Browsing by Author "Cuadrado Pérez, María Luz"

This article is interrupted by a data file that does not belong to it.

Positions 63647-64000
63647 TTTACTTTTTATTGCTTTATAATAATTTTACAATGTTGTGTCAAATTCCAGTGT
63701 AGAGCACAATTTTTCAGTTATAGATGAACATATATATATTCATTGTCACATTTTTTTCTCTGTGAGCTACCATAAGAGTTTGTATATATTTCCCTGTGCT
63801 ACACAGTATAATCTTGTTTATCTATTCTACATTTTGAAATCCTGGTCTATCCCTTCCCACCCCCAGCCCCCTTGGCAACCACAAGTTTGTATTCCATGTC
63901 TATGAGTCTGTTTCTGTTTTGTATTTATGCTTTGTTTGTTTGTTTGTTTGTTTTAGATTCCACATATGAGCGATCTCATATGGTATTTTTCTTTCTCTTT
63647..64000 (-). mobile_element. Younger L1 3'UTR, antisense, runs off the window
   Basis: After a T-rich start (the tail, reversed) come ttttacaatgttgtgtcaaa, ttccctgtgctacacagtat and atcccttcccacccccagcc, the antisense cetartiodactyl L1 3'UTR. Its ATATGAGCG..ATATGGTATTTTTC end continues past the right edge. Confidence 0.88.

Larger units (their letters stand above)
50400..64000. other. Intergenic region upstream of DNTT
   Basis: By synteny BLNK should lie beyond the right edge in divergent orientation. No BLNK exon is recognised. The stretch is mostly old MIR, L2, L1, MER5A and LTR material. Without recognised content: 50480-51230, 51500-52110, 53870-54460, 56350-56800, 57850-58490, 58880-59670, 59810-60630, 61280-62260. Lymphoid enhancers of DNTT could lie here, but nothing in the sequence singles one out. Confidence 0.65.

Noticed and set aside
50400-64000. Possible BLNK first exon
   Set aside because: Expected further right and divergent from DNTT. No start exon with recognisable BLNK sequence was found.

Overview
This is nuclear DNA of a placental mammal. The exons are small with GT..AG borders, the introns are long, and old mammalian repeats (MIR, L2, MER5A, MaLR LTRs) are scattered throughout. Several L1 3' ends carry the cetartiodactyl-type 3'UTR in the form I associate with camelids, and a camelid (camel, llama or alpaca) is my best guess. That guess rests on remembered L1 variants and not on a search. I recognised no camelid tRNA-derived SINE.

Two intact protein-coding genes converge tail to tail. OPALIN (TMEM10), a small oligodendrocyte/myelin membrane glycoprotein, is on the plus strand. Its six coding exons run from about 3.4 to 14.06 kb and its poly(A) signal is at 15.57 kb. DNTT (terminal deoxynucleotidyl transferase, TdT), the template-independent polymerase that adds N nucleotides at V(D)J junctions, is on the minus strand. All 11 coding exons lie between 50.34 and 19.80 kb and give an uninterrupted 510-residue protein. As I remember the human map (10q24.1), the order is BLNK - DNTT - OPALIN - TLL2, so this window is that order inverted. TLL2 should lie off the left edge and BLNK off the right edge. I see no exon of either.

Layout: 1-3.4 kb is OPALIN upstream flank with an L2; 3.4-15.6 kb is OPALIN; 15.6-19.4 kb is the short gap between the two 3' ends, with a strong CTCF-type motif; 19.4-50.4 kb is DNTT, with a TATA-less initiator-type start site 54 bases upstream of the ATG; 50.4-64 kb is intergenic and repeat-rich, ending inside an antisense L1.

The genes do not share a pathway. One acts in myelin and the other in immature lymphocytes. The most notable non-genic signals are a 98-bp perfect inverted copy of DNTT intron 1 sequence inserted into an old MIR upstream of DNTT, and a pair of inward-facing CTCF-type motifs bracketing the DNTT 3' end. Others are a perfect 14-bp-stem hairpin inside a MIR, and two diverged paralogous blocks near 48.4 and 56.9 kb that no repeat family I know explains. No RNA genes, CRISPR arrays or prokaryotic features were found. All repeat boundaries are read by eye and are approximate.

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PublicationDefining Post-COVID Symptoms (Post-Acute COVID, Long COVID, Persistent Post-COVID): An Integrative Classification(MPDI, 2021-03-05) Fernández-de-las-Peñas, César; Palacios-Ceña, Domingo; Gómez-Mayordomo, Víctor; Cuadrado Pérez, María Luz; Florencio, Lidiane L.The pandemic of the coronavirus disease 2019 (COVID-19) has provoked a second pandemic, the “long-haulers”, i.e., individuals presenting with post-COVID symptoms. We propose that to determine the presence of post-COVID symptoms, symptoms should appear after the diagnosis of SARS-CoV-2 infection; however, this situation has some problems due to the fact that not all people infected by SARS-CoV-2 receive such diagnosis. Based on relapsing/remitting nature of post-COVID symptoms, the following integrative classification is proposed: potentially infection related-symptoms (up to 4–5 weeks), acute post-COVID symptoms (from week 5 to week 12), long post-COVID symptoms (from week 12 to week 24), and persistent post-COVID symptoms (lasting more than 24 weeks). The most important topic is to establish the time reference points. The classification also integrates predisposing intrinsic and extrinsic factors and hospitalization data which could promote post-COVID symptoms. The plethora of symptoms affecting multiple systems exhibited by “long-haulers” suggests the presence of different underlying mechanisms. PublicationDesarrollo de recursos educativos y de un ecosistema de colaboración para la enseñanza de la Epidemiología y Salud Pública(2022-06-29) López de Andrés, Ana; Albaladejo Vicente, Romana; Cuadrado Pérez, María Luz; Elvira Martínez, Carlos María; Hernandez Jiménez,, José Antonio; Hoyos Miller, Juan Eduardo; Jiménez García, Rodrigo; Jiménez Trujillo, Isabel; Lopez de la Horra, Pablo; López Herranz, Marta; Miguel Díez, Javier de; Villanueva Orbáiz, María Rosa Rita; Zamorano León, José Javier; Jiménez Sierra, Lucía PublicationEvaluación del profesorado de Medicina en Práctica Clínica(2016-01-28) Álvarez-Sala Walther, Jose Luis; Álvarez-Sala Walther, Luis Antonio; Calvo Manuel, Elpidio; Fernández Galaz, Carmen; García Seoane, Jorge; López Gallardo, Meritxell; Cuadrado Pérez, María Luz; Martínez Hernández, David; Millán Núñez Cortés, Jesús; Ortega Molina, Paloma; Pérez de Oteiza, Carlos Antonio; Tejedor Jorge, Alberto; Villena Garrido, María Victoria PublicationFemale Sex Is a Risk Factor Associated with Long-Term Post-COVID Related-Symptoms but Not with COVID-19 Symptoms: The LONG-COVID-EXP-CM Multicenter Study(MPDI, 2022-01-14) Fernández de las Peñas, César; Martín Guerrero, José D.; Pellicer Valero, Óscar J.; Navarro Pardo, Esperanza; Gómez Mayordomo, Víctor; Cuadrado Pérez, María Luz; Arias Navalón, José A.; Cigarán Méndez, Margarita; Hernández Barrera, Valentín; Arendt Nielsen, LarsThis multicenter cohort study investigated the differences between coronavirus disease 2019 (COVID-19) related symptoms and post-COVID symptoms between male and female COVID-19 survivors. Clinical and hospitalization data were collected from hospital medical records in a sample of individuals recovered from COVID-19 at five public hospitals in Spain. A predefined list of post-COVID symptoms was systematically assessed, but patients were free to report any symptom. Anxiety/depressive levels and sleep quality were also assessed. Adjusted multivariate logistic regressions were used to identify the association of sex with post-COVID related-symptoms. A total of 1969 individuals (age: 61, SD: 16 years, 46.4% women) were assessed 8.4 months after discharge. No overall significant sex differences in COVID-19 onset symptoms at hospital admission were found. Post-COVID symptoms were present in up to 60% of hospitalized COVID-19 survivors eight months after the infection. The number of post-COVID symptoms was 2.25 for females and 1.5 for males. After adjusting by all variables, female sex was associated with ≥3 post-COVID symptoms (adj OR 2.54, 95%CI 1.671–3.865, p < 0.001), the presence of post-COVID fatigue (adj OR 1.514, 95%CI 1.040–2.205), dyspnea (rest: adj OR 1.428, 95%CI 1.081–1.886, exertion: adj OR 1.409, 95%CI 1.109–1.791), pain (adj OR 1.349, 95%CI 1.059–1.720), hair loss (adj OR 4.529, 95%CI 2.784–7.368), ocular problems (adj OR 1.981, 95%CI 1.185–3.312), depressive levels (adj OR 1.606, 95%CI 1.002–2.572) and worse sleep quality (adj OR 1.634, 95%CI 1.097–2.434). Female sex was a risk factor for the development of some long-term post-COVID symptoms including mood disorders. Healthcare systems should consider sex differences in the management of long haulers. PublicationSpatial Distribution of Temporalis Pressure Pain Sensitivity in Men with Episodic Cluster Headache(MDPI, 2019-11-01) Palacios-Ceña, María; Fuensalida-Novo, Stella; Cuadrado Pérez, María Luz; Ordás-Bandera, Carlos; Madeleine, Pascal; Fernández-de-las-Peñas, César; Guerrero, Ángel L.Background: Spatial changes in pressure sensitivity have been described in migraine and tension-type headaches. Our aim was to determine differences in the spatial distribution of pressure pain sensitivity of the temporalis muscle between cluster headache (CH) patients and headache-free controls. Methods: Pressure pain thresholds (PPTs) were determined over nine points covering the temporalis muscle in 40 men with episodic CH and 40 matched headache-free controls in a blinded fashion. Topographical pressure pain sensitivity maps were constructed based on interpolation of the PPTs. Patients were evaluated in a pain-free period (remission phase), at least 3 months from the last attack and without medication. Results: The analysis of covariance (ANCOVA) found significant difference between points (F = 21.887; P < 0.001) and groups (F = 24.416; P = 0.602), but not between sides (F = 0.440; P = 0.508). No effect of depression (F = 0.014; P = 0.907) or anxiety (F = 0.696; F = 0.407) was observed. A post-hoc analysis revealed: 1) lower PPTs at all points in patients than in controls, 2) an anterior-to-posterior gradient in patients but not in controls, with lower PPTs located in the anterior column. Large between-groups effects were shown in all points (standardized mean difference, SMD > 0.8). Conclusions: Bilateral pressure pain hypersensitivity to pressure pain in the temporalis muscle and an anterior-to-posterior gradient to pressure pain was observed in men with episodic CH.s.